The State of Israel is strong, successful and open to the world.
Against this is the Islamic Republic of Iran—an enemy we did not seek, a people we have nothing against, a regime that, in order to justify its hopelessness, picked out a large Satan and a small Satan more than 40 years ago, and we were cast in the role of the small Satan.
Iran, and I am belaboring this point on purpose, because we have a tendency to inflate it and scare ourselves, is not the giant we make it out to be. They are much more vulnerable than people tend to think. The regime is at its most extreme point since 1979. The Revolutionary Guard Corps is the regime in practice.
Over the past several days, I have been looking closely at the demonstrations in Isfahan. This is a regime that cannot provide its citizens with water. Water. It is a regime with a weak economy, and the administration is corrupt and rules with violence and fear.
In general, and as opposed to their image, the Iranians are not eager to commit suicide. Life is precious to them. Iranian families have an average of two children. They will always prefer to find Lebanese, Afghan or Yemenite volunteers to commit violence in their name. We see this in Syria all the time.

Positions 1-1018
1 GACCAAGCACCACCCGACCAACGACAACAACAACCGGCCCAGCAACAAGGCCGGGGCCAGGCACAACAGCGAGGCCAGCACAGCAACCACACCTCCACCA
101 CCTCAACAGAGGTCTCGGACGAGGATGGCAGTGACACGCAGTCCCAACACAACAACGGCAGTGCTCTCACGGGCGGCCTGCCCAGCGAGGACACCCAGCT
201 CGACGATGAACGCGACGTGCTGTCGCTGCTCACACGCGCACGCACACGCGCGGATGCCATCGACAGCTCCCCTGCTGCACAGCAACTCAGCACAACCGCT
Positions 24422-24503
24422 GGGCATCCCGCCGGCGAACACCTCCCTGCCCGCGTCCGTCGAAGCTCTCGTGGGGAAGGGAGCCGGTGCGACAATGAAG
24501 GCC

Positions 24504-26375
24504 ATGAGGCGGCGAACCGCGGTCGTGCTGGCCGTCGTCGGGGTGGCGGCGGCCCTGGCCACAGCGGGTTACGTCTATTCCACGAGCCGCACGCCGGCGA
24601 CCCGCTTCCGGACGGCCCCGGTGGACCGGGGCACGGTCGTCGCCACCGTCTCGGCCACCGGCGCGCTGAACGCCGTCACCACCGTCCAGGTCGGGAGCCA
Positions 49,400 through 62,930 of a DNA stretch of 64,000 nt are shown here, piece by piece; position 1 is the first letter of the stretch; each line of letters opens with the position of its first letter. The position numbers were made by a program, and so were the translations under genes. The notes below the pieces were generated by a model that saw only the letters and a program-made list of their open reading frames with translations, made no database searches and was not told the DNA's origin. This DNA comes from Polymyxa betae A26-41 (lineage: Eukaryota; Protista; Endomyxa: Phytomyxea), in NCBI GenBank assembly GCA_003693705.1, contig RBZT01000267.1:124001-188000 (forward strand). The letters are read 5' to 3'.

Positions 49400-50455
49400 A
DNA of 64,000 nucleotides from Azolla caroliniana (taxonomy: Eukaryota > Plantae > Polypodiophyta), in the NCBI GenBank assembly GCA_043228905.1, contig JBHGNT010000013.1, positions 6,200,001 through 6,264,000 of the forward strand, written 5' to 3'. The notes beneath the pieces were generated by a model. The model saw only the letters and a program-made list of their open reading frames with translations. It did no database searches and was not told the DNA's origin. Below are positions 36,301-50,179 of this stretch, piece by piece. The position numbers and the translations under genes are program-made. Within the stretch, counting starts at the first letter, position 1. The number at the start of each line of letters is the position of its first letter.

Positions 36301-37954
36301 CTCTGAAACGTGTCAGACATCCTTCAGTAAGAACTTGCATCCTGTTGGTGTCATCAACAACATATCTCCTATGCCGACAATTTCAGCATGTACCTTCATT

We are at a significant point in this ongoing battle—Israel versus Iran—which is, in fact, the fight of the entire world against an extreme Islamist regime that undermines the entire region, all the time, on its way to achieving Shiite hegemony under a nuclear umbrella.
We hope the world does not blink, but if it does, we do not intend to.
We stand at the outset of a complex period. There may also be disagreements with the best of our friends. It would not be the first time. In any event, even if there is a return to the JCPOA, Israel obviously is not a party to the agreement and is not obligated by it.
The mistake we made after the first agreement in 2015 will not be repeated. Then, despite all the noise beforehand, once the agreement was signed, it affected us like a sleeping pill. The State of Israel simply went to sleep. We were occupied with other things.
We will learn from this mistake. We will maintain our freedom of action.
Ladies and gentlemen,
Since its very inception, the State of Israel has faced challenge after challenge. They do not allow us to live in peace here. But still, we live. Year after year, we build upwards and grow our roots ever deeper. We transformed from a few companies and battalions into a small army and then into a regional powerhouse. From a remote, poor Jewish settlement, we transformed into a country that absorbs immigrants, from national austerity, we transformed into of the most prosperous, energetic and innovative economies in the world.
These challenges shaped us, made us stronger, and to a large extent, made us who we are. So will it be with this challenge.